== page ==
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VA Schedules Only One Building for Homeless:

The U.S. Department of Veterans Affairs has issued a formal request for Expressions of Interest from homeless housing providers for only one of the three buildings on the VA West Los Angeles campus that the VA committed to devote to veterans’ housing in August of last year. The request, issued by the VA on Friday, July 11, says that the one building – Building 209 – “will require significant corrections costing approximately $7,211,090.”

At last week’s July 8 Santa Monica City Council meeting, VA Chief of the Office of Asset Management for the West L.A. campus Ralph Tillman said that he hoped to have a contract with a homeless housing provider for the one building by January 2009 and that the other two buildings would be utilized at some time in the future as part of “a phased approach.” Councilmember Bobby Shriver, who has been working on the effort to house homeless veterans in the buildings for nearly four years, expressed frustration at the slow pace of the project.

On Friday, July 11, Shriver toured the three buildings with Patrick Campbell, Legislative Director of Iraq and Afghanistan Veterans of America. Building 209, which was locked, was entirely vacant. The VA request for Expressions of Interest notes that “[t]here have been no significant construction/repair projects in the building in the last 10 years.”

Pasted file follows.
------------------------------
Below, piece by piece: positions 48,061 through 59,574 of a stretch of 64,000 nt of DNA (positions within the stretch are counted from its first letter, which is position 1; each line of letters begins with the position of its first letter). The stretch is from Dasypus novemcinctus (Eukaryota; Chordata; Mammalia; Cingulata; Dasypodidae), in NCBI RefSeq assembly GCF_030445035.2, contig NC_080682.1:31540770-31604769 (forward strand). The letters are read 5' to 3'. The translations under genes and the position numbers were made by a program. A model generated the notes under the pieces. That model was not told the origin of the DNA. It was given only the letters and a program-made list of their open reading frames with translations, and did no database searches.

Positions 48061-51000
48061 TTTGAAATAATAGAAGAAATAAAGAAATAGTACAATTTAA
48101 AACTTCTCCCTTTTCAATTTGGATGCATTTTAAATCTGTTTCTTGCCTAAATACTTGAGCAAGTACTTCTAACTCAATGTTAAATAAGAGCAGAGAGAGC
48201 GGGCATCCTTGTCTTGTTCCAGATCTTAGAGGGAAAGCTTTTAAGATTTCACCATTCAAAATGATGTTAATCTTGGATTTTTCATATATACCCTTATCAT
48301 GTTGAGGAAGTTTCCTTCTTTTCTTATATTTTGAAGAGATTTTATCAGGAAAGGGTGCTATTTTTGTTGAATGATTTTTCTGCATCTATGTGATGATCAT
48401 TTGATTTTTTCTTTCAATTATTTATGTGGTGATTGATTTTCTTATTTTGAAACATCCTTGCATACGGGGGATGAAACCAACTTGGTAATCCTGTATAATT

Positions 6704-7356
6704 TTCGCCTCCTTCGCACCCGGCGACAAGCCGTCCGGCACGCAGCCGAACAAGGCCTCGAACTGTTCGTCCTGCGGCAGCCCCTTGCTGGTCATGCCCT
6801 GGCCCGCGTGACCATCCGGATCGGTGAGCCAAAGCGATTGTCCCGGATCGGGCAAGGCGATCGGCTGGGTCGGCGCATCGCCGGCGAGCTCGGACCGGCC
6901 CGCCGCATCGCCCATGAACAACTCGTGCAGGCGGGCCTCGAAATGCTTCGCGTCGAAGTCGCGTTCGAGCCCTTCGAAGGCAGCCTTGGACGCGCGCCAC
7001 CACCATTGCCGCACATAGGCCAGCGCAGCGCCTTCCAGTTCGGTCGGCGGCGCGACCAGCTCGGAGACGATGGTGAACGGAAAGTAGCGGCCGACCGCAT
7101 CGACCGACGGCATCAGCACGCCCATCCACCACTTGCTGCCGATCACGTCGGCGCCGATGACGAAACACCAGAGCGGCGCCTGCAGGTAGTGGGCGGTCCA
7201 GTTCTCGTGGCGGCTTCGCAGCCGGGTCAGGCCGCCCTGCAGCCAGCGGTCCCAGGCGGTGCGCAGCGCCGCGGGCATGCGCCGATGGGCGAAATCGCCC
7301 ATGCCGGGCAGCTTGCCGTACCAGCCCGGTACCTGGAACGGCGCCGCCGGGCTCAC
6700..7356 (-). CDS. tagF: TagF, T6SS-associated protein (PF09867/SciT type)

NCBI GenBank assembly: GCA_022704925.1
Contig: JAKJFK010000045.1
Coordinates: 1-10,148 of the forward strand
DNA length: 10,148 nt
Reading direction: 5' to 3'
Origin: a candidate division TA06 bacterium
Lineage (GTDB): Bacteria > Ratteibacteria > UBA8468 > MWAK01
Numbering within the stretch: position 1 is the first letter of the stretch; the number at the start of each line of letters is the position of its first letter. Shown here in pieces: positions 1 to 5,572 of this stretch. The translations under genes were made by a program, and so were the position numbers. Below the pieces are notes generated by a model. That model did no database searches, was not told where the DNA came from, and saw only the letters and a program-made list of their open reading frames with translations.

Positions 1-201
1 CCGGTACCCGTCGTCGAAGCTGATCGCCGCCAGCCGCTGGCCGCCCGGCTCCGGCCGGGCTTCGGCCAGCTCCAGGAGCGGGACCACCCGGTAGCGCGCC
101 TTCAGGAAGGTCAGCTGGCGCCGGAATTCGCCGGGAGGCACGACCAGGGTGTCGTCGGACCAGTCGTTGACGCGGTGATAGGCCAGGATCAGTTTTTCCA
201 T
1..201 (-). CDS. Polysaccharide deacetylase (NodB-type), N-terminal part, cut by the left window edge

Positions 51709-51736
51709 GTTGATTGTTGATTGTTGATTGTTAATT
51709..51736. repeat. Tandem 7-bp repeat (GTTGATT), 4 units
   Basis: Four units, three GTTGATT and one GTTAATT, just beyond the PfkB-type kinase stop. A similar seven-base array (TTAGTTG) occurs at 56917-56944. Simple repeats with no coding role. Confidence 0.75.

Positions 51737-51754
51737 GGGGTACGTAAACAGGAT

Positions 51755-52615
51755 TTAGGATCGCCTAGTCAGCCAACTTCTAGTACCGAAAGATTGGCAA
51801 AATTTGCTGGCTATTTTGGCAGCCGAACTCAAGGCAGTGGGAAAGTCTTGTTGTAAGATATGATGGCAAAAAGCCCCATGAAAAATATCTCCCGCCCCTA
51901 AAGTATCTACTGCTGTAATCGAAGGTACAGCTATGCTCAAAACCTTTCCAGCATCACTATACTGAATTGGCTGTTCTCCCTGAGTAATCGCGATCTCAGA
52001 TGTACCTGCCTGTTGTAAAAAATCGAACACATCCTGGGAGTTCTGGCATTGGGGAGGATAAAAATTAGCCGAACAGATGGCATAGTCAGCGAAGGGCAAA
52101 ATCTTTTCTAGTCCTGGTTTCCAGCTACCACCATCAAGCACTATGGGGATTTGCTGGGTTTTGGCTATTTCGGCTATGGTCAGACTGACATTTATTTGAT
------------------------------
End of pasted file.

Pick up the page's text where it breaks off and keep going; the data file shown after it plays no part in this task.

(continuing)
One of the other buildings was also vacant, and the third contained some office facilities (occupational therapy, supportive employment) that had no dedicated fixtures – facilities that could be easily and quickly moved, Shriver noted.

After touring the three buildings that had been pledged to housing homeless veterans, Campbell visited the facilities of New Directions, a residential veterans assistance organization elsewhere on the VA campus. Executive Director Toni Reinis told him that their building had been vacant for 20 years before its 1996 rehabilitation. The cost estimate for that rehab was $15 million, she said, but the actual cost turned out to be only $5 million and was completed in one year.

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